IN 1992, America had the safest roads in the nation's history.
Traffic fatalities dropped to 1.8 per 100 million vehicle-miles traveled, says Tim Hurd of the National Highway Traffic Safety Administration. "Thirty years ago there were five or six fatalities per 100 million vehicle miles traveled."
More crash-worthy vehicles, automatic seat belts, air bags, and a reduction in drunk driving are credited with providing steady progress against fatalities and injuries. The 1992 level of 39,200 fatalities was down from 41,462 in '91 and 51,000 in '80. A Prevention Magazine survey finds that today's car owners and buyers are willing to pay extra for safety features: 69 percent would pay more for anti-lock brakes, 61 percent for a driver's side air bag, and 62 percent for a passenger's side air bag.
Increased seat-belt use, even in cars with manual seat belts, has contributed to the decline in auto fatalities. Presently 44 states and the District of Columbia have enacted laws mandating seat-belt use. In the early '80s, 10 to 15 percent of front-seat occupants buckled up, says Adrian Lund, vice president of the Insurance Institute for Highway Safety in Arlington, Va. That figure is close to 60 percent today.
As drivers replace old cars, new technology is raising safety levels. "Anti-lock, anti-skid braking systems are really making a difference," says Robert Calvin, manager of highway safety programs at the Highway Users Federation in Washington.
The '80s also saw a steady decline in motorcycle fatalities. New motorcycle registrations and ridership dropped.
The drunk driving problem, despite rapid gains through the early part of the decade, has proven less tractable in recent years. "In the early '80s there was a sharp reduction in alcohol involvement in crashes," Dr. Lund says. "But there hasn't been much of a decline ... since 1987."
Between 1980 and 1987, the percentage of fatally injured drivers who had blood alcohol content levels over 0.10 grams per deciliter fell from about 50 percent of those drivers to about 39 percent. Since then, it has hovered around 40 percent.
MAJOR factor stalling progress on reducing alcohol-impaired driving is a drop-off in coverage of the issue by the news media, says Terrance Schiavone, president of the National Commission Against Drunk Driving. "We've made great inroads into the `social drinker a person who you can get to with education," Mr. Schiavone says. "But we need to take a hard look at how to impact the `problem drinker.' "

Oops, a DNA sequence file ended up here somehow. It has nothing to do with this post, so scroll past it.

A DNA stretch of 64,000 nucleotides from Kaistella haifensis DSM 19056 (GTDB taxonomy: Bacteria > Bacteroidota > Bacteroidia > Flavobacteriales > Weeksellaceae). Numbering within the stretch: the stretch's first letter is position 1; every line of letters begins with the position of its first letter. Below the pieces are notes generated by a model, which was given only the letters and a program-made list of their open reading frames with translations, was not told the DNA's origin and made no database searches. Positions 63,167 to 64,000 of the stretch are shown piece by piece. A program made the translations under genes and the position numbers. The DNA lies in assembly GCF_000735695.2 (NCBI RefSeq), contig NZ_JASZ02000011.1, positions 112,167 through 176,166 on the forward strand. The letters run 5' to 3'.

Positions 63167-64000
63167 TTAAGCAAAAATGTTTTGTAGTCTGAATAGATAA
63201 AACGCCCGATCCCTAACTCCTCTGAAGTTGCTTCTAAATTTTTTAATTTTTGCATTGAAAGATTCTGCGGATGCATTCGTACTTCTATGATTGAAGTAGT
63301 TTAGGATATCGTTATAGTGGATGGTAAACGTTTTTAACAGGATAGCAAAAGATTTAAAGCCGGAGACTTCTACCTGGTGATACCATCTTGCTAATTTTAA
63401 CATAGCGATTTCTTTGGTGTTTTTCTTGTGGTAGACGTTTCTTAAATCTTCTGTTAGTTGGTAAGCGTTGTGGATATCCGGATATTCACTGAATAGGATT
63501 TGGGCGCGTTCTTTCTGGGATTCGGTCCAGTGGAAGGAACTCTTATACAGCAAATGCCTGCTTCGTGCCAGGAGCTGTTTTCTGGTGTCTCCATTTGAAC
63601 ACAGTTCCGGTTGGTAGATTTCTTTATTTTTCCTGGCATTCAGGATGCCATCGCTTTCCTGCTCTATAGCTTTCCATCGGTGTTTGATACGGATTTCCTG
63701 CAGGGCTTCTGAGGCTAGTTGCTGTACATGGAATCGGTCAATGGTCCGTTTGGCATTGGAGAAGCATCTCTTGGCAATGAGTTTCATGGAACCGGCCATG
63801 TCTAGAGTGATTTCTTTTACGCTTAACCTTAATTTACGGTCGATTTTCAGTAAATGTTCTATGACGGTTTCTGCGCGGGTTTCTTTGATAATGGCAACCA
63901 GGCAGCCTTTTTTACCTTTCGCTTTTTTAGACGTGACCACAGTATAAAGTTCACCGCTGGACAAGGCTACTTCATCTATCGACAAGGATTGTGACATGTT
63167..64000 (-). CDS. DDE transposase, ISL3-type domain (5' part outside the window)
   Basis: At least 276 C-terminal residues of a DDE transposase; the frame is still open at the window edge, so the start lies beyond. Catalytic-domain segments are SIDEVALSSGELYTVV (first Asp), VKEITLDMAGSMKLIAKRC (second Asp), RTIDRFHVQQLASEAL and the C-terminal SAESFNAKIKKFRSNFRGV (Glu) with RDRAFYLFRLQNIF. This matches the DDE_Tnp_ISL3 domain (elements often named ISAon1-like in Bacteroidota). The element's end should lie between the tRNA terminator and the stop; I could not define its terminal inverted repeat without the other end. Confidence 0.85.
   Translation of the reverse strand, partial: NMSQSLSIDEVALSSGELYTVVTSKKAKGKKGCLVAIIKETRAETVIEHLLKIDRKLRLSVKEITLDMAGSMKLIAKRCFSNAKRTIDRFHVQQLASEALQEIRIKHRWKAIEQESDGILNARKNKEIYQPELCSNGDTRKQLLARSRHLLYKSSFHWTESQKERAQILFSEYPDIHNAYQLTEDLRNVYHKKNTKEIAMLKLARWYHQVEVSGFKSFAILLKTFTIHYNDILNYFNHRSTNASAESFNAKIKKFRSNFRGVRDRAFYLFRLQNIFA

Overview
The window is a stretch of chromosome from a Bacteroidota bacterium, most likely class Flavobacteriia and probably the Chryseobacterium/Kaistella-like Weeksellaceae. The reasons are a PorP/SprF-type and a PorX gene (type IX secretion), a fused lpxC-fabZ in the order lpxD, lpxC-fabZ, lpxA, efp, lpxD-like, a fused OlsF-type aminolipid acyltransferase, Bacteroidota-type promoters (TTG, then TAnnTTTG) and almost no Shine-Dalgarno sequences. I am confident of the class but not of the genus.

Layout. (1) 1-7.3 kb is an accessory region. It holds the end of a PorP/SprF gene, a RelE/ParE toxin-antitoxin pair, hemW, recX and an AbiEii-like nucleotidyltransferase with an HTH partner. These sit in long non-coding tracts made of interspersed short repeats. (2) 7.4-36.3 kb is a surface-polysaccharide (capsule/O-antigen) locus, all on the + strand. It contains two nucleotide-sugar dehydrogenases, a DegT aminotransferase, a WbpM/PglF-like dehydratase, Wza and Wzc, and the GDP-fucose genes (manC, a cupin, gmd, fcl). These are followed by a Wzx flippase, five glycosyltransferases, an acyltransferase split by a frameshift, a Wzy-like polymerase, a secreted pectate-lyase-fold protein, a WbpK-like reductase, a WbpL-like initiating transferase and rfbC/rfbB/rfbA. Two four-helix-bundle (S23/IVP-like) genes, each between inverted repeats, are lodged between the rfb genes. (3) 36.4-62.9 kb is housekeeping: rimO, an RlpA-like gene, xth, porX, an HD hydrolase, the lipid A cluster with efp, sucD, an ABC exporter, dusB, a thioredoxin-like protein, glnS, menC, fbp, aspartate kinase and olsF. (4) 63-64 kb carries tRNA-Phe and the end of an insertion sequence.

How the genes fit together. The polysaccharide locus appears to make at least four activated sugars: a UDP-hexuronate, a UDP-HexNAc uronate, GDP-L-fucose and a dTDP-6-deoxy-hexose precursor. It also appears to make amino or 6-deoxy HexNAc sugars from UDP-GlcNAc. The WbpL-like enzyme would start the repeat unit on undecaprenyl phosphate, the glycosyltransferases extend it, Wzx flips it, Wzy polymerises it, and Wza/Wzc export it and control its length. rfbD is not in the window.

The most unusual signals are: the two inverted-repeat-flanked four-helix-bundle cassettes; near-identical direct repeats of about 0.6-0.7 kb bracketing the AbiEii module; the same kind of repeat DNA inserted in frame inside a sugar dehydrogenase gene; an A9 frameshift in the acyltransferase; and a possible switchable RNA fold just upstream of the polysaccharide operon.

Lund agrees. The US needs "to see some renewed movement," he says. "We need to figure out a way to regain momentum."
Safety advocates point to several approaches that have been successful in a number of states, including:
Interlock devices for problem drinkers. To start his car, a driver must blow into a system that detects alcohol. A court orders the device attached to a problem drinker's car and can set the level of alcohol allowed. Given the overcrowding in jails, and judges' hesitance to lock up drunk drivers, this system can help keep problem drinkers off the road. Twenty states use interlock devices, Schiavone says.
Designated driver campaigns. Today, 37 percent of the drinking population say they use a designated driver. Three years ago, the figure was 18 percent.
Sobriety checkpoints. This tactic has raised objections from civil libertarians. Yet states using them "make their enforcement efforts very visible and increase the deterrent effect," Lund says.
Administrative license laws. Most states have laws that require the loss of a license after drunk-driving convictions. But because license revocation hinges on court proceedings, some advocates favor license suspension. After the driver is arrested, the magistrate or arresting officer takes the license and gives the driver a temporary card to use for a few days while they appeal. "It's one of the laws that does make a difference," Lund says.